“D.C. is my career life. I have a salon that I opened 47 years ago. I was modeling fulltime and doing part-time. I had to think in my future. I was always interested in the beauty business. My mother was what they called a kitchen cutter. She never had a license but she did hair on the back porch of our home. She would pay me to sweep up the hair. I always had that in the back of my mind.”

“I opened the shop in 1969 and it is still going this very day. It is Salon Roi. It was voted best salon back in the 80s. I work three days a week. I sold it six years ago and just am an employee there now. I have one fourth-generation baby. She was born with a lot of hair and her great grandmother was 99. I don’t do much socially there. I live with a family. They let me have a wonderful suite in exchange for doing their hair.”

How did you become Roi Barnard: Model citizen?

“When I was working for the government, I cannot tell you how many people said to me, ‘You should be a model.’ I went, ‘Yeah, right.’ I was working for the Federal Trade Commission. I was not particularly happy. I was at a crossroad. I was either going to have to go to college and get a degree and become a lawyer or do something else with my life.”

“One day a lady friend who was a model asked if you would drop something off a noted department store? I said sure. She gave me this envelope.  I walked in the office and this lady was on phone. She asked me if I was a model. I said, ‘Sure.’ She says, ‘Oh my gosh I think what you are looking for just walked in the door.’ I thought, ‘Oh my God what I have done?”

That led to your first modeling job?

“They were looking for somebody for their summer fashion catalog for the newspaper. I had not had one bit of training in modeling, particularly photography. But I thought there is a reason for everything. I trusted myself. Within a few weeks I had about 15 wonderful photographs in that magazine. From that I built a career that went 20-some years and I was extremely busy, not just in photography but in television. I joined AFTRA (American Federation of Television and Radio Artists). I worked for all of the major department stores. I have about 350 pages of work, most live runway.”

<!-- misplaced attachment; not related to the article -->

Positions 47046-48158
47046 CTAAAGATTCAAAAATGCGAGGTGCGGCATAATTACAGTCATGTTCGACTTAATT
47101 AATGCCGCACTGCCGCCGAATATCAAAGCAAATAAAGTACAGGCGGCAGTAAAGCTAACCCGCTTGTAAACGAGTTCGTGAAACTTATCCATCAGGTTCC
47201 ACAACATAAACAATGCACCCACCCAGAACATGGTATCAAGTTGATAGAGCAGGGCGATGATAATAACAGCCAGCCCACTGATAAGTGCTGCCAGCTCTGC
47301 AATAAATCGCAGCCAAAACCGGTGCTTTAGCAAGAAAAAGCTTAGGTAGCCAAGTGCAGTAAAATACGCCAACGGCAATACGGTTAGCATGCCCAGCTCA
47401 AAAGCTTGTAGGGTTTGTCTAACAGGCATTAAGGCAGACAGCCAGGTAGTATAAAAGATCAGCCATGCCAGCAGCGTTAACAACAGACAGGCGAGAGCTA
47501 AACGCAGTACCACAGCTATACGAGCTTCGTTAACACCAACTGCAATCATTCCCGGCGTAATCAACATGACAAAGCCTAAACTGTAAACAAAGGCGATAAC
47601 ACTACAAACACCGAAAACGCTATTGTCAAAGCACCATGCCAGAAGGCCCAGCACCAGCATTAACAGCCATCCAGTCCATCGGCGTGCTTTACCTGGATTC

You were a first in one of Washington’s most famous stores?

“As a matter of fact, I was first male model to model in Garfinckel’s Department Store. It’s gone now. But it was the main department store in D.C., the primo department store.”

You are gay and you also married?

“I’m gay. I am a gay guy. I don’t classify myself as anything. I am wide open to warmth and love and attitude and feeling. In the 50s gay men, particularly gay men from rural North Carolina got married. Yes, I did get married. I do not have a blood child but I was a father. My girlfriend was pregnant. We had broken up and she met somebody else and unfortunately they made a mistake and then he disappeared. And I thought, ‘Oh my goodness, I’ll get married.’ I thought, ‘OK, I’m married. I have a baby. Now I am perfect.’ So we came D.C. and she worked for the FBI also. Then my world changed and I realized I could not escape it. I got a divorce. Fortunately, she married again very quickly to a guy who had children also. We remained friends. She passed away about a year ago.”

Your life crossed paths with American artist Andy Warhol?

‘At one point from D.C. when my modeling was kicking off I moved to New York. I met the Warhol family. I was in his magazine, called After Dark. But I was not impressed with Andy. There was something about him that I just couldn’t figure out. I broke away from that group. So I fled back to D.C.”

How about a Roi Barnard Fun Fact?

“Playboy Magazine came to town. I worked for them. I have a wonderful old piano that I turned into a bar. Playboy heard about that and they came to my house and filmed bunnies, Playboy bunnies on top of my piano bar in the late 70s. That was quite a kick.”